From the Contributor Direct Election Committee:
GEORGE RAVELING [Contributor] -- Raveling is the current Director of International Basketball for Nike and a former men's college basketball coach. He served as an assistant coach at his alma mater Villanova (1963-69) and then Maryland (1970-72) where he helped lead the 1970-71 Terrapins to an undefeated regular season. As a Head Coach, Raveling led Washington State University (1972-83) to two NCAA tournament appearances and Iowa (1983-86) to back-to-back 20-win seasons. He also took USC (1986-94) to two NCAA appearances and was named Kodak National Coach of the Year (1992), Basketball Weekly Coach of the Year (1992), Black Coaches Association Coach of the Year (1992) and CBS/Chevrolet National Coach of the Year (1994). In 1984 and 1988, Raveling served as an assistant coach for the U.S. Olympic teams. Raveling was the first African-American coach in the ACC and PAC- 8 (now the PAC-12). He is not only known for making history by breaking down racial barriers as a coach, but also was a part of history when in 1963 he received the original copy of the Martin Luther King Jr., "I Have a Dream" speech. He was honored with the John W. Bunn Lifetime Achievement Award in 2013.
From the Early African American Pioneers Committee:
JOHN ISAACS [Player] -- John "Wonder Boy" Isaacs played professionally for the New York Renaissance leading them to a 112-7 record and the first-ever World Professional Basketball Tournament Championship in 1939. He later played for a number of professional outfits including the Washington Bears, where he won a second World Pro title. Isaacs was named to the World Professional Basketball Tournament Second Team (1943). Along with fellow Hall of Famer and former teammate William "Pop" Gates, Isaacs pioneered the "motion offense." Isaacs passed away on January 26, 2009 and is an enshrinee of the New York City Basketball Hall of Fame (1992).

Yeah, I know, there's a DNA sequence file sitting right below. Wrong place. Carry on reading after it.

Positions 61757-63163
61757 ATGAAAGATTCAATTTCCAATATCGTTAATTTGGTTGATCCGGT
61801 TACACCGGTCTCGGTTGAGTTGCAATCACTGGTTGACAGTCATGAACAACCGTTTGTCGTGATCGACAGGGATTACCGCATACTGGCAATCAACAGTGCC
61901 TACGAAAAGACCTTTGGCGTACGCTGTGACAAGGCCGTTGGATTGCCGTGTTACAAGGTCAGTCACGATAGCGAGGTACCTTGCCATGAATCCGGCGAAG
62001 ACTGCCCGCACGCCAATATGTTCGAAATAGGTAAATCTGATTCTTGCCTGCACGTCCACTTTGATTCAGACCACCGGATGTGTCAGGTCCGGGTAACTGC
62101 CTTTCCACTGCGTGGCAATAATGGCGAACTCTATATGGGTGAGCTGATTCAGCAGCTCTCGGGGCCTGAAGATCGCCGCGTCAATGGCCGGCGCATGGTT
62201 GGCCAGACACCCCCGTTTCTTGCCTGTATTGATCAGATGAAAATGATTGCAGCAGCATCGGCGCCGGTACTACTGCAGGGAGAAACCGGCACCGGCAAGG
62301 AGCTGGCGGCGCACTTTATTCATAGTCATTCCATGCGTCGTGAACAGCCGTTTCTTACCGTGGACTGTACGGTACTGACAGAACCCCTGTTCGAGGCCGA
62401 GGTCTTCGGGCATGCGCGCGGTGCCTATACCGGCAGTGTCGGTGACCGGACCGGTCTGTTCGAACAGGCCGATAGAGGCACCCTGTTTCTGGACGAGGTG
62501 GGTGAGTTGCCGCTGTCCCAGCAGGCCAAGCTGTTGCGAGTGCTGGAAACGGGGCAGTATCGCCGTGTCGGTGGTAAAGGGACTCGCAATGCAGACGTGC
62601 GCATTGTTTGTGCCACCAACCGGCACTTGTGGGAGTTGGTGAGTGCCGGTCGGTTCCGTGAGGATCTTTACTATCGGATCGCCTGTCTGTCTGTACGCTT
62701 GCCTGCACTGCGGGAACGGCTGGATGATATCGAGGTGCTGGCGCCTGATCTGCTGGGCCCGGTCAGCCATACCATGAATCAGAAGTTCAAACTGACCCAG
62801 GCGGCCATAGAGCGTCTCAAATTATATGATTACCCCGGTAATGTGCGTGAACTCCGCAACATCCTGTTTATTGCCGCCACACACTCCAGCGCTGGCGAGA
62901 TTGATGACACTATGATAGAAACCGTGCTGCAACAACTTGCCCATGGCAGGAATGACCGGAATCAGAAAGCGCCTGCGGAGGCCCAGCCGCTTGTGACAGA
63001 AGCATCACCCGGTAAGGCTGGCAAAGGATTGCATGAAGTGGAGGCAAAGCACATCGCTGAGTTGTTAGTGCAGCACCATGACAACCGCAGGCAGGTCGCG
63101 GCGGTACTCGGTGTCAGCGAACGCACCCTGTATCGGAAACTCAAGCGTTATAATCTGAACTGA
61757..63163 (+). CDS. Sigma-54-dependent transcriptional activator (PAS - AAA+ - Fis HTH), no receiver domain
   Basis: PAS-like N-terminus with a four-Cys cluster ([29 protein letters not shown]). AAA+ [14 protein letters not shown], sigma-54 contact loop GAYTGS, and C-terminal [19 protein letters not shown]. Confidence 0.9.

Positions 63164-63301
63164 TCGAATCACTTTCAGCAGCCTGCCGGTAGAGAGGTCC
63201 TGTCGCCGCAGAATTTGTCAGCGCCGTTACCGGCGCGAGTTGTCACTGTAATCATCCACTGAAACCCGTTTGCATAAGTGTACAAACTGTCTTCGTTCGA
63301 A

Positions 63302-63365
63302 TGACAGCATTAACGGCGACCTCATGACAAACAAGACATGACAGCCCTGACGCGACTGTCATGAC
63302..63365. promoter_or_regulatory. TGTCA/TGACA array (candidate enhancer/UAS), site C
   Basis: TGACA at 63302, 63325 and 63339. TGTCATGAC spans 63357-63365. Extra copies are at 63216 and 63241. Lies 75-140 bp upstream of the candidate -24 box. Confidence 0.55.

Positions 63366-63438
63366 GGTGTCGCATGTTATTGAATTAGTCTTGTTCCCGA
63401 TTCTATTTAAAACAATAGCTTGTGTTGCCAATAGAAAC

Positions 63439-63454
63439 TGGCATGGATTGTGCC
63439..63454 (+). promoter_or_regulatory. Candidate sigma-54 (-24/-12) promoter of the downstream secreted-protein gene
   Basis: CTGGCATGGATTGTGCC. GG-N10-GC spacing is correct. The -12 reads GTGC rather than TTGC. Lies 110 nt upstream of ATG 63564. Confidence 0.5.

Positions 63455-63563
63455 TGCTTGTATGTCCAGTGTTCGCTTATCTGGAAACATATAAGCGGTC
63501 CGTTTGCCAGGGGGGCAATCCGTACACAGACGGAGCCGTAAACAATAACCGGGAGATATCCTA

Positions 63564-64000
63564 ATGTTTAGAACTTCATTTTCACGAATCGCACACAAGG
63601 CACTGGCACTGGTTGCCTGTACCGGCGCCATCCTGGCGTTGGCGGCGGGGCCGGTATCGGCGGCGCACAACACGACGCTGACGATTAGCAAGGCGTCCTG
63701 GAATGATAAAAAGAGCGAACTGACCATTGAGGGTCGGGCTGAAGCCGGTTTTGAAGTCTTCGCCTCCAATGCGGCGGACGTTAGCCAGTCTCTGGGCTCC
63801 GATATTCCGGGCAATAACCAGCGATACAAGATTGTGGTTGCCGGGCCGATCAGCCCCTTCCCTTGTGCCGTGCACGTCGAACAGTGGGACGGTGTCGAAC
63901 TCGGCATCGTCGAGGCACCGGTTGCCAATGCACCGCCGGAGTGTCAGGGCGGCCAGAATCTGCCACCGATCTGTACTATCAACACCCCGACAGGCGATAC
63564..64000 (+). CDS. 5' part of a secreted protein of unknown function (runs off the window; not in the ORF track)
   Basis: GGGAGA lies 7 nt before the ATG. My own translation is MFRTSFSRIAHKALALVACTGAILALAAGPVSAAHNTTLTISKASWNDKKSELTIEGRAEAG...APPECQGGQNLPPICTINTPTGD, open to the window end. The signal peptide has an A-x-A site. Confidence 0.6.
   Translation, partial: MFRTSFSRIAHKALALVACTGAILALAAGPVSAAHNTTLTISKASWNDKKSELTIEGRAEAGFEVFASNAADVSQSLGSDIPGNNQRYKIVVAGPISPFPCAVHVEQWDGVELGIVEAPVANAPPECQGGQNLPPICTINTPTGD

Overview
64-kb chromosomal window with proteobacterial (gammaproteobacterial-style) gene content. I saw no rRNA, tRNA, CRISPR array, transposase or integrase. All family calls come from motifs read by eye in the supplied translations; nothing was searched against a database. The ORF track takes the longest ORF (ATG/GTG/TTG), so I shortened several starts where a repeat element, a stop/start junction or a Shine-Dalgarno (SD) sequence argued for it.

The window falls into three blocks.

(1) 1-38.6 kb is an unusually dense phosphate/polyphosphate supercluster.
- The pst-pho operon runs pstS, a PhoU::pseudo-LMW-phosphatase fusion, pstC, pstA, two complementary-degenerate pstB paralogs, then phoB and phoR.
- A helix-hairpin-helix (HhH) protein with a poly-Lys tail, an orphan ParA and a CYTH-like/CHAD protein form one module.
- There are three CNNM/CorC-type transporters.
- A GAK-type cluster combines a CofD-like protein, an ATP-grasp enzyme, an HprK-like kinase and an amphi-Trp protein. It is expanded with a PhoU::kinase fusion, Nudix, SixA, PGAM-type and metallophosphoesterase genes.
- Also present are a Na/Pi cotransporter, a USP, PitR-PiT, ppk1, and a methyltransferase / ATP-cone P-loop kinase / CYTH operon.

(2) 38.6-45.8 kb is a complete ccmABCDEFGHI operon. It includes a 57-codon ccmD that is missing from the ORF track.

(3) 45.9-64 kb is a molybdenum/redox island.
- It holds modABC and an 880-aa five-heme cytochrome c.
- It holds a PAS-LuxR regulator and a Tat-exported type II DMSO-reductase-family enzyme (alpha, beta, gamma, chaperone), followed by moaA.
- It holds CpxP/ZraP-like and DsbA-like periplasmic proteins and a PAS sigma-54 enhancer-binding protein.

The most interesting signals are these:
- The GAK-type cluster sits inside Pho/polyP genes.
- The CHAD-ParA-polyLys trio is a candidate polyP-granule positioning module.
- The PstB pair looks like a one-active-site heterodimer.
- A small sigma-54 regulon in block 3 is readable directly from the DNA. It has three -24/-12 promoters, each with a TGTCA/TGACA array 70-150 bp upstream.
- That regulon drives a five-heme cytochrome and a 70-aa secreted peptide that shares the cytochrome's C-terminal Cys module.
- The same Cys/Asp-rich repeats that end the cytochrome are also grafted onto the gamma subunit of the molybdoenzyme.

From the International Committee:
LINDSAY GAZE [Coach] -- Gaze, a native of Adelaide, South Australia, has represented his country in seven Olympics as both a player and coach. He played for the Australian national team in 1960, the first year Australia sent a team to the Olympics, as well as 1964 and 1968. He then coached the Australian national team in the following four Olympic games (1972, 1976, 1980, 1984). Gaze coached the Melbourne Tigers of the NBL winning two championships (1993,1997). He was named Coach of the Year for the National Basketball League three times (1989, 1997, 1999). Gaze is a member of the Australian Basketball Hall of Fame and FIBA Hall of Fame.
From the Veterans Committee:
TOM HEINSOHN [Coach] -- A 1986 inductee of the Naismith Memorial Basketball Hall of Fame as a Player, Heinsohn will be just one of four people to be inducted as both a Player and Coach. The double honor is shared with Bill Sharman, John Wooden and Lenny Wilkens. Heinsohn coached the Boston Celtics after the retirement of Bill Russell from 1969 to 1978 winning two NBA Championships (1974, 1976). He was named NBA Coach of the Year in 1973 after leading his team to a league best 68-14 record. He accumulated a career coaching record of 427-263 (.619). Since retiring as coach of the Celtics, he has remained with the organization as color commentator and studio analyst for television broadcasts.